David Mimno, Cornell University

Lecture 1: What language models do, and how they do it

The lecture will cover the history of language modeling, from early word counting methods to contemporary transformers. We will cover tokenization, predictive probabilities, attention mechanisms, and encoder/decoder architectures. We will use the Huggingface pytorch API to compare model outputs, explore network activations, and do a quick example of model finetuning.

Lecture 2: Language models and data

In this lecture we will discuss how language models are trained from a data perspective. We will cover how text data is collected, how it is used, and what implications those choices have for the behavior of models. We will introduce few-shot and prompt-based learning and explore how training data choices affect these capabilities. We will touch on legal and ethical issues around data use.


Danupon Nanongkai, MPI for Informatics: Modern Graph Algorithms

There have been many fast algorithms discovered recently for graph problems that otherwise witnessed no progress in the last few decades.  In this lecture series, we will explore some of the techniques underlying these advances. The focus will be on recent advances in computing shortest paths and problems related to maximum flow. While the lectures will focus on sequential algorithms, we will also discuss applications of these techniques in other models of computation such as distributed, dynamic, and streaming algorithms. (In fact, these settings are where some of the techniques originated from.)


Peter Schwabe, MPI for Security and Privacy: The next generation of cryptographic software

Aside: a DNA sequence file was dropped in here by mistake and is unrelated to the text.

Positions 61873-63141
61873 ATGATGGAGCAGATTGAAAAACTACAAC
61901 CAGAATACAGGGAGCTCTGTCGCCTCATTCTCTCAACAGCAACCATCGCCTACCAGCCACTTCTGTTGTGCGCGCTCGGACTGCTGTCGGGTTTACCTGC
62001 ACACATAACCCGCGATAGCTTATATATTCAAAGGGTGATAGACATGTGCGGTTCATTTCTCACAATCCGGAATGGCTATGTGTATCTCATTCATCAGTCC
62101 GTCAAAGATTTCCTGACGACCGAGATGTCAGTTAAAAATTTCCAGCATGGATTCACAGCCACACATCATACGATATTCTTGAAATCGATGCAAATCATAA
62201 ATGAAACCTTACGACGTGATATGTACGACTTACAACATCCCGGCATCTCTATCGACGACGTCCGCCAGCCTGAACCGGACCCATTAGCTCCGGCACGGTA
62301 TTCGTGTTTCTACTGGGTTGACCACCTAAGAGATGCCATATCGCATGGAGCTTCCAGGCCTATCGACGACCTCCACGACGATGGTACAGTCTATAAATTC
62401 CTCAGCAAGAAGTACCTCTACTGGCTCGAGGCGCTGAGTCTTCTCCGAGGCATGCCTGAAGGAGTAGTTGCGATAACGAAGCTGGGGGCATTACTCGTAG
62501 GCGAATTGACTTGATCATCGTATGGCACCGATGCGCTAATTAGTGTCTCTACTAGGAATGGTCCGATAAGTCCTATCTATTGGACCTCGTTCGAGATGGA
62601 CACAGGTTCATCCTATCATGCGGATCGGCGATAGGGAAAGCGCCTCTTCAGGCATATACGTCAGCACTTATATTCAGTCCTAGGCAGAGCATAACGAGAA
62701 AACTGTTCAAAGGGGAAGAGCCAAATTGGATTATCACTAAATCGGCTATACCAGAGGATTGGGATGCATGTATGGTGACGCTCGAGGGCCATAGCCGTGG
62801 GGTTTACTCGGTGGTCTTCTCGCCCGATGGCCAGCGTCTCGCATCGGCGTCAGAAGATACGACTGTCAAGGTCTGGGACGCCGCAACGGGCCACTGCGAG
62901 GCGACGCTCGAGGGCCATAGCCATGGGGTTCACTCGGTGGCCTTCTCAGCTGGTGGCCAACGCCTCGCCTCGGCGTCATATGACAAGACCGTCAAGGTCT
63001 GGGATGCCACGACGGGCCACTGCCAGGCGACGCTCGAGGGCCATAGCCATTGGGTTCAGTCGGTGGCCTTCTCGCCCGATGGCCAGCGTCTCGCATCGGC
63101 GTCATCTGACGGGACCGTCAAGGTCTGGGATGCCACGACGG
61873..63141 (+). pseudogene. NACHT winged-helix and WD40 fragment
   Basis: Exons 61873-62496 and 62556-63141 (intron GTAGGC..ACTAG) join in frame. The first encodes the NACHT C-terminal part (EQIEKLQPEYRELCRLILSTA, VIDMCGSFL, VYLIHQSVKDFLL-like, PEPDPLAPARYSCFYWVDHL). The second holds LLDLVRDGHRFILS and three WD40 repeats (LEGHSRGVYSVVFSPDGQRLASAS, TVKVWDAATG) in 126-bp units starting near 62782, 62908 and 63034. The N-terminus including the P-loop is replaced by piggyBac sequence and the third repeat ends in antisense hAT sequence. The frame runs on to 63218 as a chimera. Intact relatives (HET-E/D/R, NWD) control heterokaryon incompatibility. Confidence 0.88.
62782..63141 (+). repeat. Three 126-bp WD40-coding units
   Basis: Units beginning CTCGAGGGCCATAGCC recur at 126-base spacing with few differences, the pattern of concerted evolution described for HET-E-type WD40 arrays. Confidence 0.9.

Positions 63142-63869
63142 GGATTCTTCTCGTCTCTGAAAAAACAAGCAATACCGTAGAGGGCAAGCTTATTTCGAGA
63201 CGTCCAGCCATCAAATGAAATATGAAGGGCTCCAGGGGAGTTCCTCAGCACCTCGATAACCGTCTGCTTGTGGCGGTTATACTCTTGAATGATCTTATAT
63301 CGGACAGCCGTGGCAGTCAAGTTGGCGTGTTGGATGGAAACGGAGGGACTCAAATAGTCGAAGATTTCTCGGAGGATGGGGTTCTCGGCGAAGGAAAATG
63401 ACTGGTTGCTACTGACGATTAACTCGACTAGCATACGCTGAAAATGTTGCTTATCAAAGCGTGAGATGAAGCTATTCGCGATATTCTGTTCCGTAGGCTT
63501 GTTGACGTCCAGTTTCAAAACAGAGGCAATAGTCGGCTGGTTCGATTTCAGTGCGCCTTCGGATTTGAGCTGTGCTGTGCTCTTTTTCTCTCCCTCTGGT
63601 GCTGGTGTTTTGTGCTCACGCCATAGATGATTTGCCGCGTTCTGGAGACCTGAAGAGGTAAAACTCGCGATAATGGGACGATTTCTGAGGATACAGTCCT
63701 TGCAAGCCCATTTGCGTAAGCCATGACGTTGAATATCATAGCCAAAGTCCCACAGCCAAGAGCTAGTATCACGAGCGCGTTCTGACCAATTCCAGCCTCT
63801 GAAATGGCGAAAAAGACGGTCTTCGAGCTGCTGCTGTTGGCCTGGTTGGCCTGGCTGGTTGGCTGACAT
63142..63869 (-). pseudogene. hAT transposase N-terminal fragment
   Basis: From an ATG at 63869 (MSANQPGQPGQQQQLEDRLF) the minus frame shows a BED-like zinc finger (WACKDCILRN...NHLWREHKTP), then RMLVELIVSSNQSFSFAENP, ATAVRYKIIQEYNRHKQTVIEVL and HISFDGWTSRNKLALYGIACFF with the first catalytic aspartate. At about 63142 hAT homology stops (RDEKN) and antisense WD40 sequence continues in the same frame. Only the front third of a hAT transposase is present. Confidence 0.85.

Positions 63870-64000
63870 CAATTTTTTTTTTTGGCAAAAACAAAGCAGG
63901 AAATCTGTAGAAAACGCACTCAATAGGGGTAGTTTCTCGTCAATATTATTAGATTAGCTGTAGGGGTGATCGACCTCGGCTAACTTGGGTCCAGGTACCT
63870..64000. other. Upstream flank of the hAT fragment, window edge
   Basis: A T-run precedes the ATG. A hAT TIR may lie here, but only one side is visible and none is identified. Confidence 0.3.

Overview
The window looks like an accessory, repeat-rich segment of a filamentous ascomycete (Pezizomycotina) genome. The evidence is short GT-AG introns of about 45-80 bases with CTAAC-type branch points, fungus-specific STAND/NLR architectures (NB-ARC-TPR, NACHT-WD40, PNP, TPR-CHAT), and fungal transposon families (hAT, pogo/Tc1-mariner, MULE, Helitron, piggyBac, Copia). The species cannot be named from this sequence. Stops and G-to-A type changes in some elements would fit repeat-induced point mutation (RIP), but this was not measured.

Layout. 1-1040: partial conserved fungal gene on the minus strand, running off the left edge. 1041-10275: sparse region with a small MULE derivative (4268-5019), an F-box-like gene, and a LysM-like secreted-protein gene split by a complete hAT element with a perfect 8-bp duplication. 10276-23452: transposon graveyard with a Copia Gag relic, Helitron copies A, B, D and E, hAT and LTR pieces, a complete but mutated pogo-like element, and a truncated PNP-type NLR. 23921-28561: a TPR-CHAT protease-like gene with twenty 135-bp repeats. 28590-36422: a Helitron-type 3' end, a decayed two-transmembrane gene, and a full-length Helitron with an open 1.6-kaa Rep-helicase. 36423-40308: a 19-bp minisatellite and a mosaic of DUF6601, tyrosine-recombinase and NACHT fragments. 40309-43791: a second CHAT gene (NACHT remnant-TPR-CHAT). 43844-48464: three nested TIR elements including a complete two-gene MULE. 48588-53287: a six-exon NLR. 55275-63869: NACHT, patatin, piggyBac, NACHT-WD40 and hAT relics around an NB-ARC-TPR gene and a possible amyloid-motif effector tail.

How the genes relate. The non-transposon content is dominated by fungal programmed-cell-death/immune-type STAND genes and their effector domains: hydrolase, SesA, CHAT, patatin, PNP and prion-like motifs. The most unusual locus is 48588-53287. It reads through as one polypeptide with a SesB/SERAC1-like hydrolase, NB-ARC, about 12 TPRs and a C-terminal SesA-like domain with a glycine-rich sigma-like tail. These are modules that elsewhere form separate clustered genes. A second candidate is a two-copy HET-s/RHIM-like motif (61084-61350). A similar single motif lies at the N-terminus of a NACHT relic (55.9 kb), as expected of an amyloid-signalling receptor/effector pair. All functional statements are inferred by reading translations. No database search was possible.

Already since Shor’s seminal paper from 1994 we know that once physicists and quantum engineers are able to build a large universal quantum computer, our current generation of asymmetric cryptography will be broken. With increasing progress towards such a quantum computer becoming reality, the world is currently moving to a new generation of cryptography: so called post-quantum cryptography. A major step towards the deployment of this new generation of primitives for key agreement and digital signatures is a (still ongoing) effort by NIST to identify suitable candidate schemes for standardization. In July 2022 NIST selected the first batch of lgorithms for standardization; the only key-agreement scheme in this batch is CRYSTALS-Kyber, which is expected to become a standard this summer. In my lectures I will explain the design of CRYSTALS-Kyber and then illustrate the challenges we will be facing with secure and efficient implementations and deployment of post-quantum cryptography.


Rachee Singh, Cornell University: TBD


Adish Singla, MPI for Software Systems: TBD


Milijana Surbatovich, University of Maryland, College Park: Type Systems for Intermittent Computing.

Energy-harvesting devices (EHDs) are a new class of embedded computing platform
that are powered solely from energy collected from the environment, without
using batteries. These devices enable new applications in domains like disaster
monitoring, body implants, or smart city infrastructure. Unfortunately,
environmental energy is scarce, so EHDs are powered only intermittently,
experiencing frequent failures that make correct programming difficult. This
situation is especially problematic because the envisioned domains have high
assurance requirements; we do not want applications for medical devices or
critical infrastructure to have bugs! Thus, my research has looked at how we
can use programming language techniques to design systems for EHDs that have
*provable* correctness guarantees.

In these lectures, I first introduce the field of “intermittent computing” on
EHDs, showing why frequent power failures cause incorrect execution and how
these errors can be addressed. I then cover the basics of formal programming
language semantics and type checking, showing how to leverage these to identify
and prove desired correctness properties. Finally, I connect the two topics by
describing my recent work in developing type systems for reasoning about
intermittent execution and discuss how these ideas apply to other emerging
computing architectures, beyond EHDs.